Suit blames Christus for woman's bed sore complications

Kelly Holleran Jun. 5, 2012, 4:55am

In a recently filed medical malpractice suit, a Jefferson County woman claims a bed sore caused her to lose much of the use of her right arm.

Ruth Boles filed a lawsuit May 23 in Jefferson County District Court against Christus Health Southeast Texas, doing business as Christus Hospital St. Elizabeth.

In her complaint, Boles alleges she went to St. Elizabeth in Beaumont on March 8, 2010, with complaints of respiratory distress. Because of her medical condition, employees at the hospital placed bilateral restraints on her for about 11 days, according to the complaint.

Due to her medical state, Boles was given daily assessments to determine whether she was developing decubitus ulcers. Despite these frequent checks, Boles claims she still developed two ulcers before leaving the hospital on March 22, 2010.

"Several Braden assessments prior to March 20, 2010, indicate that the nurses noted no skin breakdown of any kind," the suit states. "From March 20, 2010, to March 22, 2010, no Braden assessments, nursing notes, consultations, or any evaluations of any kind are present in the St. Elizabeth hospital chart at all which indicate that Ms. Boles's sacral area was ever examined."

Boles had been complaining of what she had felt was a skin breakdown in her sacral area, but the nursing staff at the hospital did not properly care for the infected skin, the complaint says. First, hospital employees applied a moisturizing cream to the skin, then they failed to monitor the area, Boles claims.

In spite of her worsening skin condition, Boles was released from the hospital. From there, she went home for six days, but her condition worsened, and she returned to Christus on March 28, 2010, where doctors found two second- or third-degree decubitus ulcers -- one on her right elbow and one on the sacral, the suit states.

After months of treatment, the sacral ulcer healed, but left an enormous scar on Boles's back, the complaint says. However, she claims she experienced even more significant problems with the ulcer on her right elbow before it healed.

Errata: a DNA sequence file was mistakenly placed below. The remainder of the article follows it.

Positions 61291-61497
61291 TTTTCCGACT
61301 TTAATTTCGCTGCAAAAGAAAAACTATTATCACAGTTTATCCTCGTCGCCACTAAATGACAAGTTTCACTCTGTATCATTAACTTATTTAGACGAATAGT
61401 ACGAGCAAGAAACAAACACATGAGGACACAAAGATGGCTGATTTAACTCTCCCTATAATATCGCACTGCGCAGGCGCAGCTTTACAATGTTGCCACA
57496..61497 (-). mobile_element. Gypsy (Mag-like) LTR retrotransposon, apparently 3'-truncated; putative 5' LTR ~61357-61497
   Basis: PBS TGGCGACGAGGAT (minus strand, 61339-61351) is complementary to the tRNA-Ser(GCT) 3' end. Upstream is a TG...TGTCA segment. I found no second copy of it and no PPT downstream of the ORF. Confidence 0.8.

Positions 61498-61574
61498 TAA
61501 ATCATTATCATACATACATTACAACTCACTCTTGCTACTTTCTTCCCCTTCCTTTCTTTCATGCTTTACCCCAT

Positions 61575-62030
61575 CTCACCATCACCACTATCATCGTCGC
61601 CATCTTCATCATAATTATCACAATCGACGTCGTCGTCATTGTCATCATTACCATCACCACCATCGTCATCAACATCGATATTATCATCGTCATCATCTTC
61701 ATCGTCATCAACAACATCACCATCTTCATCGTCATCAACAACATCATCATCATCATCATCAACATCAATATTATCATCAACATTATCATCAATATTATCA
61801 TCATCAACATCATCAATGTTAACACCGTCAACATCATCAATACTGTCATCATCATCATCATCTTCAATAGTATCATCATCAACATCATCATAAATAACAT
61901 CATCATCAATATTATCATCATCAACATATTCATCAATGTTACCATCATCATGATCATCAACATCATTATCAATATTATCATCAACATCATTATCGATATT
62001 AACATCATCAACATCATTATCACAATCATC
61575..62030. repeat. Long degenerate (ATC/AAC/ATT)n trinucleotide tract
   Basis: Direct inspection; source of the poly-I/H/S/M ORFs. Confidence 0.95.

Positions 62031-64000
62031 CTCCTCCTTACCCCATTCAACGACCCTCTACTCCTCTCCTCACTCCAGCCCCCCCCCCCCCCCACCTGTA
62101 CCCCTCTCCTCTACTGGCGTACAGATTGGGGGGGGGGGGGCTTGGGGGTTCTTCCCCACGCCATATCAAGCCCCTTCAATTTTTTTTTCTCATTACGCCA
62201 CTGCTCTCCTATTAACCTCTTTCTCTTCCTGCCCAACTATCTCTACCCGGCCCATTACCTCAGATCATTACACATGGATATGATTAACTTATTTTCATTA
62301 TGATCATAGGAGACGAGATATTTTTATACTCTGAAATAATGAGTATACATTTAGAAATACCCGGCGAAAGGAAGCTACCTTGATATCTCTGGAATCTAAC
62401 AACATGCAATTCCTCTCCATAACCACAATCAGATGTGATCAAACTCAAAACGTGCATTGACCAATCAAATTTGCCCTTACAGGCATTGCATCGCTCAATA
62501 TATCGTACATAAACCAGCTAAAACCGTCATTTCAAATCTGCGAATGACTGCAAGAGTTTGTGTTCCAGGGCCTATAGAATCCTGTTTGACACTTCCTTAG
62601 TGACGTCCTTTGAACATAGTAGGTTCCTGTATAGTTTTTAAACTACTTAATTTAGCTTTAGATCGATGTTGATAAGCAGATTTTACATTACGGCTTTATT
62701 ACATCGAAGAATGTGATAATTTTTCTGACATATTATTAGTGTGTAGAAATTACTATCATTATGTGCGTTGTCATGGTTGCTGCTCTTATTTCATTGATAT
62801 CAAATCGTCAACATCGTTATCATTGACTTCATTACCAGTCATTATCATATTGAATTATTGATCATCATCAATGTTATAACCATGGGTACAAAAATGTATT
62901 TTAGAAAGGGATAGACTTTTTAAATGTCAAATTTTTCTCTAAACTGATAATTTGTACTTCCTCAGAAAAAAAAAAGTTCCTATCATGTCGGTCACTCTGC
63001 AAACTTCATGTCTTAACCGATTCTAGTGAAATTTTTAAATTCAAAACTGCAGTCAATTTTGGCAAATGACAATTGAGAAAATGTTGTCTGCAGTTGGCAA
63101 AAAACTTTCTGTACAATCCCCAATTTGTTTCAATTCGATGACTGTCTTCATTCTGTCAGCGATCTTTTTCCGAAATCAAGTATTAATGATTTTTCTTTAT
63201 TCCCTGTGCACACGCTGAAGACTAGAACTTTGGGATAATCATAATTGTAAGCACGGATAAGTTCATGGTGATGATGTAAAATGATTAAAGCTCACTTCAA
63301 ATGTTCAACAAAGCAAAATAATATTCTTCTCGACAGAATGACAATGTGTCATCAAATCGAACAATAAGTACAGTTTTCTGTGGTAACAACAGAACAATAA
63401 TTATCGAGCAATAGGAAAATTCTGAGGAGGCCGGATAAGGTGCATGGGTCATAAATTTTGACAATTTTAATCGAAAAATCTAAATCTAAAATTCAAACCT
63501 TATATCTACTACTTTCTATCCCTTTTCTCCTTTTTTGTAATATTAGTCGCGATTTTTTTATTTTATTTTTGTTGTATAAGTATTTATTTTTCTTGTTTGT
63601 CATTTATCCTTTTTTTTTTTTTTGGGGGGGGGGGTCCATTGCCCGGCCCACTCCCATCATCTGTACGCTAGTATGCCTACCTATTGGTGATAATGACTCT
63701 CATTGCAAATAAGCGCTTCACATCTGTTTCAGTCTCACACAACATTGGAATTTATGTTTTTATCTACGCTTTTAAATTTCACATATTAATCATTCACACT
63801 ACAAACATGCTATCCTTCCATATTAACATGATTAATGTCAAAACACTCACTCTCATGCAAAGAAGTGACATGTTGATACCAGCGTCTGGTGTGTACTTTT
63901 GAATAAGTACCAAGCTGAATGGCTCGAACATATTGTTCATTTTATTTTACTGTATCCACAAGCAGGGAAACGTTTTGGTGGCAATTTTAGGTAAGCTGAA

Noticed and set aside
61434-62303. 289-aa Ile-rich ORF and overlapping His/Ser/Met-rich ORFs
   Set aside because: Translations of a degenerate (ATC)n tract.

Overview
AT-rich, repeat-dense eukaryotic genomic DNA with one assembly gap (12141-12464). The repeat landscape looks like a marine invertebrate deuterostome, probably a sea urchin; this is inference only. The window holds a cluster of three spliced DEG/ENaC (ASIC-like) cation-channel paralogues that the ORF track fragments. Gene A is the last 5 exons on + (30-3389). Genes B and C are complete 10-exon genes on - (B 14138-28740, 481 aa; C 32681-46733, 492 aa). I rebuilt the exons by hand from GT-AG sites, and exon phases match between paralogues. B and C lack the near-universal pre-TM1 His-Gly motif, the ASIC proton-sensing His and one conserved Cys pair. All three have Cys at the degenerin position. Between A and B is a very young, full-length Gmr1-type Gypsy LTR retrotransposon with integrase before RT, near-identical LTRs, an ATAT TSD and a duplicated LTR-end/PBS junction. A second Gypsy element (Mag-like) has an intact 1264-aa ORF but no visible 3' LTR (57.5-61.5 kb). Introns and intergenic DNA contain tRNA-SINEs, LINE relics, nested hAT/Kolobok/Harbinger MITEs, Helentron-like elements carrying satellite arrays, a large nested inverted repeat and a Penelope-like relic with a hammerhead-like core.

"Dr. Smith believed the ulcer had caused permanent nerve damage to her wrist, and recommended a complicated surgical procedure to restore feeling to Ms. Boles's right hand," the suit states. "The surgery, partially successful, has left Ms. Boles with severe parathesias and permanent loss of strength in her right hand."

Had the employees at the hospital properly cared for Boles, she never would have suffered from the ulcers, the complaint says.

"Sending a primarily sedentary patient home with potential Stage 1 sores or with open wounds on their skin without any wound care instruction at all is a gross breach of the standard of care and completely unacceptable," the suit states. "Finally, it is commonly prescribed upon discharge in a patient at a high risk for decubitus ulcers to be given a pressure-relieving mattress for home use. This clearly was not done in Ms. Boles's case."

Because of the incident, Boles claims she has suffered physical and mental pain, anguish, discomfort and disfigurement.

She seeks a judgment within the jurisdictional limits of Jefferson County District Court, plus pre- and post-judgment interest, attorneys' fees, costs, punitive damages and other relief the court deems just.

Collin Cobb of Harris, Duesler and Hatfield in Beaumont will be representing her.

Judge Donald Floyd, 172nd District Court, has been assigned to the case.

Case No. E192-481

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